Under Florida law, if you suffer injuries due to the negligence of another person, you can file a personal injury lawsuit and seek compensation. Personal injury lawsuits revolve around the legal theory of negligence. Negligence occurs if a person fails to act the way a reasonable person would have acted under similar circumstances and causes harm to another person. Clay County Personal Injury Attorney assists victims in seeking compensation upon suffering injuries. If you require legal representation for your personal injury lawsuit, you can contact a Green Cove Springs personal injury attorney.

Overview of Personal Injury under Florida Law

When filing a personal injury claim, you have to prove that the defendant owed you a duty of care. For instance, if you suffer harm due to medical malpractice, you have to prove that the medics owed you a duty of care. Medical practitioners owe a duty of care to all patients. To avoid being liable, practitioners have to adhere to acceptable medical practices. In the case of a vehicle accident, it must be evident that the other driver owed you a duty of care. According to Florida law, drivers owe a duty of care to other road users, including other drivers, passengers, and pedestrians.

Common Forms of Personal Injury Cases in Florida

There are several forms of personal injury lawsuits in Florida. All lawsuits have one thing in common; they occur due to the negligence of one or more parties.  The most common types of personal injury lawsuits in Florida include:

Traffic Accidents

There are many forms of traffic accidents, including truck accidents, bus accidents, motorcycle accidents, pedestrian accidents, and car accidents. These accidents mainly occur due to the negligence of one or more road users. Florida is a no-fault state. Therefore, in many traffic accidents, each driver's insurance company handles the damages suffered irrespective of who is at fault. Therefore, if you suffer injuries in a traffic accident, your insurance company may cover the damages. In Florida, it is a mandatory requirement for all drivers to carry a minimum of $10,000 personal injury insurance cover.

When can you file a traffic accident personal injury claim in Florida? Despite Florida being a no-fault state, you can file a personal injury claim if you suffer a severe injury in a traffic accident. What defines a serious injury? Injuries that fall under the category of grave injuries include permanent injuries, including permanent disability. A Green Cove Springs Personal Injury Attorney may also file a personal injury case if you suffer permanent disfigurement or scarring. A significant or lasting loss of a bodily function also qualifies as serious injuries. In case a loved one dies in a traffic accident, a Green Cove Springs Personal Injury Attorney may file a wrongful death claim on your behalf.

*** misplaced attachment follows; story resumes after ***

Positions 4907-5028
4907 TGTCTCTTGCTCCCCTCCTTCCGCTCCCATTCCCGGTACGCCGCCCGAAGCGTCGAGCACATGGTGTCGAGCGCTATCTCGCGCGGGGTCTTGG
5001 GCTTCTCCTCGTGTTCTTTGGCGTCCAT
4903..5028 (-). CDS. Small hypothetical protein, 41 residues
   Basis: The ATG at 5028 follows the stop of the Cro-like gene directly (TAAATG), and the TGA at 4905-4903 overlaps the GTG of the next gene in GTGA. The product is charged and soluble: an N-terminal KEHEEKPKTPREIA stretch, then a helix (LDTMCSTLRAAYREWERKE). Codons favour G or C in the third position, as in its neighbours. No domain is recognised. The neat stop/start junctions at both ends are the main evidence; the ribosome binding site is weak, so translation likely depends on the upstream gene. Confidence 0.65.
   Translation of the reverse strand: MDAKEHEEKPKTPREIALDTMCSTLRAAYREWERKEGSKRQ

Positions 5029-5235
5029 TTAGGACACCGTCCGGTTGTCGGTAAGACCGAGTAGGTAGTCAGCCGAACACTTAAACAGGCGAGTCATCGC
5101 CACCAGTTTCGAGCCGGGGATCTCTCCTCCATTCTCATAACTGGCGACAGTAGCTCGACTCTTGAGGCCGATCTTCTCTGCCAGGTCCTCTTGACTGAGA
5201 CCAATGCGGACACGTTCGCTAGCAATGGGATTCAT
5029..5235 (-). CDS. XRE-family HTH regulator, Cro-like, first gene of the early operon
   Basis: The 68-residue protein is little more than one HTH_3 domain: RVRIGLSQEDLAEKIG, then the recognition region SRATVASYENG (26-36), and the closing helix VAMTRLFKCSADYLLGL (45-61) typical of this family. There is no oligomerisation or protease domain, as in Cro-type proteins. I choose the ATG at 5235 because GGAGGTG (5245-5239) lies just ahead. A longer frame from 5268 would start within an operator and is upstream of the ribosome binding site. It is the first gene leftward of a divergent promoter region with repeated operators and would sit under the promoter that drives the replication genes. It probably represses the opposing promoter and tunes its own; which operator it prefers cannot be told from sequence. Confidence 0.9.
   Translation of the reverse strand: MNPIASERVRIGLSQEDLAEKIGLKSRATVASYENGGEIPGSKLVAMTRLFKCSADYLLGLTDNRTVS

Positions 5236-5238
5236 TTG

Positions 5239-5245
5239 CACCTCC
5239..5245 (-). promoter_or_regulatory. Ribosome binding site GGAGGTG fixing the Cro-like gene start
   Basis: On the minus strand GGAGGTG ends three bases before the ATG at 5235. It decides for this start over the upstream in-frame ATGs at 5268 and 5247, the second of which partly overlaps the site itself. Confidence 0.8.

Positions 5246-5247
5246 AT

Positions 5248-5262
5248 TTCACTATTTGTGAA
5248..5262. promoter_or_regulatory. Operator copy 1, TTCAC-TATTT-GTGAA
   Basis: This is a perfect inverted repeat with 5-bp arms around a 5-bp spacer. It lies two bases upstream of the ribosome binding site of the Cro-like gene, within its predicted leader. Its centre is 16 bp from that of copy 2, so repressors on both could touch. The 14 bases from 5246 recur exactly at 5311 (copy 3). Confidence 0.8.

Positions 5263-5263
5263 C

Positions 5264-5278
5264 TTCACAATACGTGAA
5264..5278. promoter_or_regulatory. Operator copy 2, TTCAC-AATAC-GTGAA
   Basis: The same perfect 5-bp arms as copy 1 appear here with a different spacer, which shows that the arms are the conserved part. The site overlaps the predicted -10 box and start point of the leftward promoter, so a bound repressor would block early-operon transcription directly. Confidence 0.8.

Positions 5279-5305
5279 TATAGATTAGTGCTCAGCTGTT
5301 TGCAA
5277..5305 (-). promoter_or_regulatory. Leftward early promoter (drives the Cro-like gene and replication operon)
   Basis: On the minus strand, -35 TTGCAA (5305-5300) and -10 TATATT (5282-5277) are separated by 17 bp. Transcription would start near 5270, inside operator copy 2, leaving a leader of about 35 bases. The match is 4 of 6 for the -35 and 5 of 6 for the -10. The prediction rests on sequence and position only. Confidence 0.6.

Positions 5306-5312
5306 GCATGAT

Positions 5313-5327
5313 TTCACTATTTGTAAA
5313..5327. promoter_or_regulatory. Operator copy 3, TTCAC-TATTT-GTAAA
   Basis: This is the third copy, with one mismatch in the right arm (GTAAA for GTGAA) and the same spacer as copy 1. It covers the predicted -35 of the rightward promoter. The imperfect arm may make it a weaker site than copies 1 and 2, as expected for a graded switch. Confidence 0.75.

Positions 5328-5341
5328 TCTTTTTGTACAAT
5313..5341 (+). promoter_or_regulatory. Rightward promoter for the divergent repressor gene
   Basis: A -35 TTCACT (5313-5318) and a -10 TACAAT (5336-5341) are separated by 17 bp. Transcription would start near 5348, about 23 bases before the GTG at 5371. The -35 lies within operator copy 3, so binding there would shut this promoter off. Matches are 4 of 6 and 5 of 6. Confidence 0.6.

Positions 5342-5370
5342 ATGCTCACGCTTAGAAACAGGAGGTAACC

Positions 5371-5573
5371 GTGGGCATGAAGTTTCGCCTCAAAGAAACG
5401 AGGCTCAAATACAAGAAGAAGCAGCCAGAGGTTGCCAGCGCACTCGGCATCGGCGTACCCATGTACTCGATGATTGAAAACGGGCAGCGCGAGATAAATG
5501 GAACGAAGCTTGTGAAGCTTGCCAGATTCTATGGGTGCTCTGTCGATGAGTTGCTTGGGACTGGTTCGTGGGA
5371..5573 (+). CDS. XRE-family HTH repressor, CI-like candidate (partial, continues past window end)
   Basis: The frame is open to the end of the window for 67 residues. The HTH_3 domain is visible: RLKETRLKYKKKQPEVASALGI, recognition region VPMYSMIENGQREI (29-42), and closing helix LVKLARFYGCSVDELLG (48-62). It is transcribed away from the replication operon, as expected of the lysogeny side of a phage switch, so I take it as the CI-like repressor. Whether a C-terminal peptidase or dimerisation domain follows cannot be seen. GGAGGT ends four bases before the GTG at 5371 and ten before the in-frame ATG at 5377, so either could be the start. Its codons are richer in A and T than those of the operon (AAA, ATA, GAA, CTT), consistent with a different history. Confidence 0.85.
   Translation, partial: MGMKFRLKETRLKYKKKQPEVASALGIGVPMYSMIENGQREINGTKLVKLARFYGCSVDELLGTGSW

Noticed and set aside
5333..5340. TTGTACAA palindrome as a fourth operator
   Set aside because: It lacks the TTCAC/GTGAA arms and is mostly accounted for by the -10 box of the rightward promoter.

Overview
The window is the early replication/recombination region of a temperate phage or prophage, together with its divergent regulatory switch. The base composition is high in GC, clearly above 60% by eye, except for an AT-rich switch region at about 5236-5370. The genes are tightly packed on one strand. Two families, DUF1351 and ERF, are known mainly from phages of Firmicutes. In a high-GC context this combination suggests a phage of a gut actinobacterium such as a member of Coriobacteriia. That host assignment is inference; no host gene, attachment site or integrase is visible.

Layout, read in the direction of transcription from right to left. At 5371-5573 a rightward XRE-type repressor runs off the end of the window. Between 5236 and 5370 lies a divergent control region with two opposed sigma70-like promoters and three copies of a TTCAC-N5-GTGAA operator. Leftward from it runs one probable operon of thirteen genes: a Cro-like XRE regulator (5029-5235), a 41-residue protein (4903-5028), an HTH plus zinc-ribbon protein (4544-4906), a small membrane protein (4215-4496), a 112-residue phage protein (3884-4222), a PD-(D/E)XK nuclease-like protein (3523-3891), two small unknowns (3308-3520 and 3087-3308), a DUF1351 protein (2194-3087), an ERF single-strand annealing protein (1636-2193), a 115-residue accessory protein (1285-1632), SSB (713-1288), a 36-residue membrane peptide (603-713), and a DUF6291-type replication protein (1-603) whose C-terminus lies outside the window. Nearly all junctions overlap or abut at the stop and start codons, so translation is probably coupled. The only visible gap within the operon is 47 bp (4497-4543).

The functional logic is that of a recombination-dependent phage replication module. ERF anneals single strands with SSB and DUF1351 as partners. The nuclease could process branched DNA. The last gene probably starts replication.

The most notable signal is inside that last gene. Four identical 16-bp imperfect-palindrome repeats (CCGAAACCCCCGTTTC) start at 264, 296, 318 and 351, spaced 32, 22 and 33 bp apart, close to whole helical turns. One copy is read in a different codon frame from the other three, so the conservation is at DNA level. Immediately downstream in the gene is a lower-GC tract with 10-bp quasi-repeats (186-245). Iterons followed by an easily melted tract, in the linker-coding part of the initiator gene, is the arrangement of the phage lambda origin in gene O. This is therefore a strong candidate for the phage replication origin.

At times, you may not be sure if your traffic accident injury meets the severe injury criteria. If this is the case, your Green Cove Springs personal injury attorney can evaluate your case and determine its magnitude. The attorney will then advise you on the best steps to follow.  It is advisable to counsel immediately after the accident to ensure that you are within the statute of limitations. 

Dog Bites/Attacks

Concerning dog bites or attacks cases, states adopt two approaches. The first approach is the one-bite rule. If a dog bites a person for the first time, the dog owner may not be liable. This is mainly if the dog owner was not aware or had no reason to believe that the dog was dangerous. However, some states use strict liability principles. In Florida, the rule of strict liability principles applies. Under this rule, if a dog bites another person even for the first time, the dog owner may be liable. The dog owner is liable even if he/she had no reason to believe that the dog was dangerous. The dog owner is liable if the victim was lawfully at the scene of the attack. In case a victim trespasses or unlawfully access private property, a dog owner may not be liable.

Product Liability Claims

A product liability personal injury lawsuit arises when a person suffers harm due to defective consumer products. The state of Florida handles product liability claims differently from other types of personal injury claims.  To ensure that consumer products are safe, the state of Florida imposes a duty on product manufacturers. If you consume a product and suffer harm, your Green Cove Springs Personal Injury Attorney file a claim seeking compensation under California law. 

Other forms of personal injury claims include medical malpractice and slip and fall accidents, among others. 

Punitive Damages

Punitive damages may apply in a case where the defendant's conduct is outrageously careless. The court may award you punitive damages on top of comparative damages. Unlike compensatory damages whose goal is to make the victim whole, punitive damages seek to punish the defendant for gross negligence. The punitive damages act as a deterrent to ensure that the defendant does not repeat the gross negligence in the future.

Comparative Negligence

At times, you may be partly to blame for injuries sustained in an accident. The defendant may claim that you contributed to the injuries or in making your injuries worse. If you are partly at fault for the accident, you may receive lower compensation. There are several types of comparative negligence rules. In some instances, the victim may not recover damages if he/she was at fault for the accident. In some other cases, even if you were more at fault than the other party involved, you may still successfully recover some damages.

In the state of Florida, pure comparative negligence rule applies. This means that in case of an injury, you will receive compensation less your degree of fault in the incident. For example, if you are 20% at fault in a traffic accident, you will receive 80% compensation. Therefore, if total damages suffered in an accident amount to $100,000 and you are 20% of the fault, you will receive a compensation of $80,000. This is the total value of damages less your degree of fault.